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7:00am Saturday 18th February 2012 in Books
A look at the latest releases, plus what's new in paperback.
By Sarah O'Meara
Lone Wolf by Jodi Picoult is published in hardback by Hodder & Stoughton, priced £18.99. Available February 28.
Award-winning novelist Jodi Picoult, author of My Sister's Keeper, which was adapted into a 2009 film, returns with Lone Wolf.
An estranged family face the toughest decision of their lives when father Luke is involved in a car accident that leaves him in a coma, and brother and sister, Edward and Cara, in disagreement about whether to turn off his life support.
With each sibling trying to do the right thing, and Luke's ex-wife playing peacekeeper, the novel deftly exposes the moral dilemmas facing them, and ultimately, who has the right to decide whether somebody should die.
Picoult has again created a heart-wrenching situation for a cast of troubled characters, who take an emotional journey into the controversial world of assisted dying.
A solid work, especially for fans of the writer.
(Review by Ben Major)
Waiting For Sunrise by William Boyd is published in hardback by Bloomsbury, priced £18.99. Available February 16.
The king of the literary thriller is at it again with this tale of spies and soldiers set against a backdrop of the West End and the Western Front.
Forced to flee Vienna under a cloud, actor Lysander Rief finds himself in debt to some of British diplomacy's shadier characters as World War One approaches and is soon enlisted on the home front to help find a traitor undermining the war effort.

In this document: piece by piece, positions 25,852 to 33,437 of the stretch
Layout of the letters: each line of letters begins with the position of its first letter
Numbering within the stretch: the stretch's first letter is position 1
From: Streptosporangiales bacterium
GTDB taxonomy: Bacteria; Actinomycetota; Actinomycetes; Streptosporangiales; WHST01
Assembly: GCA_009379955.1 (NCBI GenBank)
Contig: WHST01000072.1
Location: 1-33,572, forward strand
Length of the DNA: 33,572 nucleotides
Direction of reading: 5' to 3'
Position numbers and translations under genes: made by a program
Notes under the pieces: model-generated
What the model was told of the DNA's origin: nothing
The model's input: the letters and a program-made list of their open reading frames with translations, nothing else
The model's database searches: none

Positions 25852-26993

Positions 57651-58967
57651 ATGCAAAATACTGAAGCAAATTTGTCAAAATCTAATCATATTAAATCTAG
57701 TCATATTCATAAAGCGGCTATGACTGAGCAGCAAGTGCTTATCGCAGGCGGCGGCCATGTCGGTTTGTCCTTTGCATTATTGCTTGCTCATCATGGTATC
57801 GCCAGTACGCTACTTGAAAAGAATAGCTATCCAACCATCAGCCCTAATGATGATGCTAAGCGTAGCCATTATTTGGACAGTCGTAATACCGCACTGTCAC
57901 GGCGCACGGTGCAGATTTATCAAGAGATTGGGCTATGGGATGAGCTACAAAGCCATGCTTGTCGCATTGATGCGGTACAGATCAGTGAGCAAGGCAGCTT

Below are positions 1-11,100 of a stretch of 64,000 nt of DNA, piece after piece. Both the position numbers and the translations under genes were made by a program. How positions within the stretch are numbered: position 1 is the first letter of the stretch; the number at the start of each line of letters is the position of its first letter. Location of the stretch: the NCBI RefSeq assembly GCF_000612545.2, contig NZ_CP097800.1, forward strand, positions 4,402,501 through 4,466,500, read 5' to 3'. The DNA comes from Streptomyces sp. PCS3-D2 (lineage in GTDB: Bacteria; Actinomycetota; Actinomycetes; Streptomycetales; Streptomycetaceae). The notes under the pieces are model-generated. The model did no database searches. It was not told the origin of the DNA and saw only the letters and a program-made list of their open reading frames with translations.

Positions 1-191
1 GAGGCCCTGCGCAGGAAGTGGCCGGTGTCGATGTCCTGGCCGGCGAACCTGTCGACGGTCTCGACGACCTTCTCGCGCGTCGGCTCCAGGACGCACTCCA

Boyd's books tend to cut across genres as easily as his characters cross continents and the latest is no different.
More of a page turner than the usual thriller and much cleverer than the typical spy story, Waiting For Sunrise inhabits the best of both worlds.
A slice of smart, very readable fiction that is begging to be brought to the small screen like his earlier work Any Human Heart.
(Review by Robert Dex)
The Stag And Hen Weekend by Mike Gayle is published in hardback by Hodder & Stoughton, priced £12.99. Available now.
In keeping with his recurring theme of relationships, Mike Gayle's 10th book follows an engaged pair on the verge of getting married. But in a novel twist, the tales of the characters' respective hen and stag weekends are told completely separately, doubling the anticipation of a new Gayle offering.
It really is like two books for the price of one and requires the reader to physically flip the book around to read each story. And because the stories include common characters, the reader can enjoy either tale first.
The stories themselves spill the beans on the hen and stag nights of Helen and Phil. The weekends start off well for both sides but, of course, nothing goes to plan, with events conspiring to test the couple's love for each other.
And cleverly, the ending of neither the hen nor the stag story ruins the ending of the other. A must for Gayle fans.
(Review by Debbie Murray)
The Lewis Man by Peter May is published in hardback by Quercus, priced £12.99. Available now.
This is the second part of Peter May's Lewis trilogy (the first being The Blackhouse). The Lewis Man is a preserved body discovered in a peat bog on the Isle of Lewis, one of the islands in Scotland's Outer Hebrides.
The autopsy reveals he's a young man who was violently murdered in the 1950s. A DNA test shows he was the brother of local farmer Tormod MacDonald, now an elderly great-grandfather suffering from dementia, and supposedly an only child.
His daughter Marsaili asks her neighbour Fin Macleod for help. Fin, her childhood sweetheart, has just returned to Lewis after leaving the Edinburgh police force and feels duty bound to solve the mystery, soon discovering the real Tormod MacDonald died in 1958.
The reader enters Tormod's mind, sharing his fragmented recollections combined with Fin's investigation to discover his true identity, his grim and moving childhood and tragic secret.
But events of the past collide with the present, putting Marsaili and her family in grave danger.
May is a masterful story-teller. He skilfully combines pathos and the themes of identity, lost love and family ties to create an exciting, page-turning thriller.
(Review by Laura Wurzal)